Uncle Jimbo — via Big Peace — gives us something to chew on:
….Obama is a politician and that is where he feels comfortable. he even felt obligated to remind us that “ending” the Iraq War was a campaign promise of his.
So tonight, I am announcing that the American combat mission in Iraq has ended. Operation Iraqi Freedom is over, and the Iraqi people now have lead responsibility for the security of their country.
This was my pledge to the American people as a candidate for this office.
Well thank you candidate Obama, you will soon be back in your comfort zone running for re-election. Too bad you couldn’t find some time to actually command the troops in the interim.
He also managed to bring up the monetary cost of the war as one of its downsides.
We have sent our young men and women to make enormous sacrifices in Iraq, and spent vast resources abroad at a time of tight budgets at home…..We have spent over a trillion dollars at war, often financed by borrowing from overseas.
A guy who pissed away more than a trillion dollars paying off his political allies ought to watch what he says. If we are willing to go to war then we shouldn’t whine about the money it costs. Hear John F. Kennedy speak.
Let every nation know, whether it wishes us well or ill, that we shall pay any price, bear any burden, meet any hardship, support any friend, oppose any foe, in order to assure the survival and the success of liberty….
To those peoples in the huts and villages across the globe struggling to break the bonds of mass misery, we pledge our best efforts to help them help themselves, for whatever period is required—not because the Communists may be doing it, not because we seek their votes, but because it is right. If a free society cannot help the many who are poor, it cannot save the few who are rich.
Let’s contrast Obama’s bloodless lecture to President Bush’s clarion call for victory when he announced the surge Obama couldn’t bring himself to mention.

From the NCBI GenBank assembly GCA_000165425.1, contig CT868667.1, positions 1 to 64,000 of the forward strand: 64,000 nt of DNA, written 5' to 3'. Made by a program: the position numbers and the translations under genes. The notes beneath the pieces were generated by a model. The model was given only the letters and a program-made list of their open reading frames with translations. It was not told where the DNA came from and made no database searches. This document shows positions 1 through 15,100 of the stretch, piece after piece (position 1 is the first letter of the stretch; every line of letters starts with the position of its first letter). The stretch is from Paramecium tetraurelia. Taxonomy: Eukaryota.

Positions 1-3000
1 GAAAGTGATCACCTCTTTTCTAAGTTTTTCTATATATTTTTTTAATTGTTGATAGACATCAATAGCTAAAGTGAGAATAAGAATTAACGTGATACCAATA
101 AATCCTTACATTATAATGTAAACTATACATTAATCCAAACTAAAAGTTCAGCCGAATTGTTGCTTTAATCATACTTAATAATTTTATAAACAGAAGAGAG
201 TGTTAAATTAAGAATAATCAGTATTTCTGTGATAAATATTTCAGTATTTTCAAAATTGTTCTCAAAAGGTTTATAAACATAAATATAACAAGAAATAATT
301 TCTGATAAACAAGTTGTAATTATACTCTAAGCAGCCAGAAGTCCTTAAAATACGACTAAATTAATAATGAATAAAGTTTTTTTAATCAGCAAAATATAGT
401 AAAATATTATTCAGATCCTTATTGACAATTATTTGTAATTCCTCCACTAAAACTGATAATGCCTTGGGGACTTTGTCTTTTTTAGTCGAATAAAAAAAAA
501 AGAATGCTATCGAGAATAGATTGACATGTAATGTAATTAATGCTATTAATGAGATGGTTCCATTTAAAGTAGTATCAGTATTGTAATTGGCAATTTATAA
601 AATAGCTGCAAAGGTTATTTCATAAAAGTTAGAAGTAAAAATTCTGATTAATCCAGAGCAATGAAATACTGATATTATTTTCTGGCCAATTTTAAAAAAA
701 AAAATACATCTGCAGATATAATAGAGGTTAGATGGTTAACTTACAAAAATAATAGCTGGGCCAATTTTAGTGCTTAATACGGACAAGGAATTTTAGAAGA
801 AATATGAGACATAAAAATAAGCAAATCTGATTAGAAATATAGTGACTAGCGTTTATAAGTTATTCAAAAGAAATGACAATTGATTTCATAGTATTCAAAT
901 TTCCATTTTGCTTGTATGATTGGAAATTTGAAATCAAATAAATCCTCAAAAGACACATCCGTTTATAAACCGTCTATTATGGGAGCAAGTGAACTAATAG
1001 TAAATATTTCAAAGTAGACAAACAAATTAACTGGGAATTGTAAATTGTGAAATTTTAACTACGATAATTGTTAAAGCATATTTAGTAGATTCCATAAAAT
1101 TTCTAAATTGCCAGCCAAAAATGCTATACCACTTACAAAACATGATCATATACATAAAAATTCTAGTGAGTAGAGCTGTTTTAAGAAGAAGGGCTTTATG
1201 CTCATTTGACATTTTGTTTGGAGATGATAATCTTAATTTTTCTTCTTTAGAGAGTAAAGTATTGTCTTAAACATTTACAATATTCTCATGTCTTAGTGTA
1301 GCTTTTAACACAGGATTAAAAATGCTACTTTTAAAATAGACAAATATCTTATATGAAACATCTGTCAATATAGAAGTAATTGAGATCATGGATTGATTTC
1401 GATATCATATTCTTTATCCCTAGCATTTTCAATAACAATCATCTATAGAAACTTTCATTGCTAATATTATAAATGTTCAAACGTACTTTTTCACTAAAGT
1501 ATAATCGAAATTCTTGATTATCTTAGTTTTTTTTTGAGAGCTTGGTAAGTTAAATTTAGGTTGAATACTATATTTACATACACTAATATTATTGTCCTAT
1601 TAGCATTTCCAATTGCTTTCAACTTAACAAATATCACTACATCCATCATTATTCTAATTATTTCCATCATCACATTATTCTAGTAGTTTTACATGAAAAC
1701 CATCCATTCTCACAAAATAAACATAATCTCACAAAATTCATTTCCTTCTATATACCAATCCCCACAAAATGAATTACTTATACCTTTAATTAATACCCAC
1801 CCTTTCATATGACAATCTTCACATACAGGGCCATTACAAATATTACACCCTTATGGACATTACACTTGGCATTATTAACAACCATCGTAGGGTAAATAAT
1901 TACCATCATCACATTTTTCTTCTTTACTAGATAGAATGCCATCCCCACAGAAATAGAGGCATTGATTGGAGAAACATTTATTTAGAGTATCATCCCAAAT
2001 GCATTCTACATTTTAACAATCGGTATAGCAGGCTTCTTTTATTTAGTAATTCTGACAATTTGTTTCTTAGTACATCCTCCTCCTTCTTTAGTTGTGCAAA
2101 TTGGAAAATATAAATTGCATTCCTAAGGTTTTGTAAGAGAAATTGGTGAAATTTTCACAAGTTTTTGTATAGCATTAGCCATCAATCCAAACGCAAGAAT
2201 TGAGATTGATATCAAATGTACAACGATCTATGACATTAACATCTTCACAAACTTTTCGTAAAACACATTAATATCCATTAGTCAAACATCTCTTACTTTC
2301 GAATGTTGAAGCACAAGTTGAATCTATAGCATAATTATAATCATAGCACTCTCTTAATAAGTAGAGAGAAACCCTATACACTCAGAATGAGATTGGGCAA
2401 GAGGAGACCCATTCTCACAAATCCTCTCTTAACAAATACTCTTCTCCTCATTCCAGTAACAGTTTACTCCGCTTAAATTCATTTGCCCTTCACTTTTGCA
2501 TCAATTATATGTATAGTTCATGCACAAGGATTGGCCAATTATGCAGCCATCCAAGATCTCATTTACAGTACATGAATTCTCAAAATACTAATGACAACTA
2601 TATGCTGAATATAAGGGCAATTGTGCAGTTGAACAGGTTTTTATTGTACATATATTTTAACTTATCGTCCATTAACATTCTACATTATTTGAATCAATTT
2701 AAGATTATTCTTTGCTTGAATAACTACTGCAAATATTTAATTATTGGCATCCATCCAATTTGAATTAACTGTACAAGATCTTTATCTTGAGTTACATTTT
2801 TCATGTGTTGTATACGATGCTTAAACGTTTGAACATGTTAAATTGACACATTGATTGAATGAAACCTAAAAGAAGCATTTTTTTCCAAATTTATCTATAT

The challenge playing out across the broader Middle East is more than a military conflict. It is the decisive ideological struggle of our time. On one side are those who believe in freedom and moderation. On the other side are extremists who kill the innocent, and have declared their intention to destroy our way of life. In the long run, the most realistic way to protect the American people is to provide a hopeful alternative to the hateful ideology of the enemy, by advancing liberty across a troubled region. It is in the interests of the United States to stand with the brave men and women who are risking their lives to claim their freedom, and to help them as they work to raise up just and hopeful societies across the Middle East…
The changes I have outlined tonight are aimed at ensuring the survival of a young democracy that is fighting for its life in a part of the world of enormous importance to American security. Let me be clear: The terrorists and insurgents in Iraq are without conscience, and they will make the year ahead bloody and violent. Even if our new strategy works exactly as planned, deadly acts of violence will continue — and we must expect more Iraqi and American casualties. The question is whether our new strategy will bring us closer to success. I believe that it will.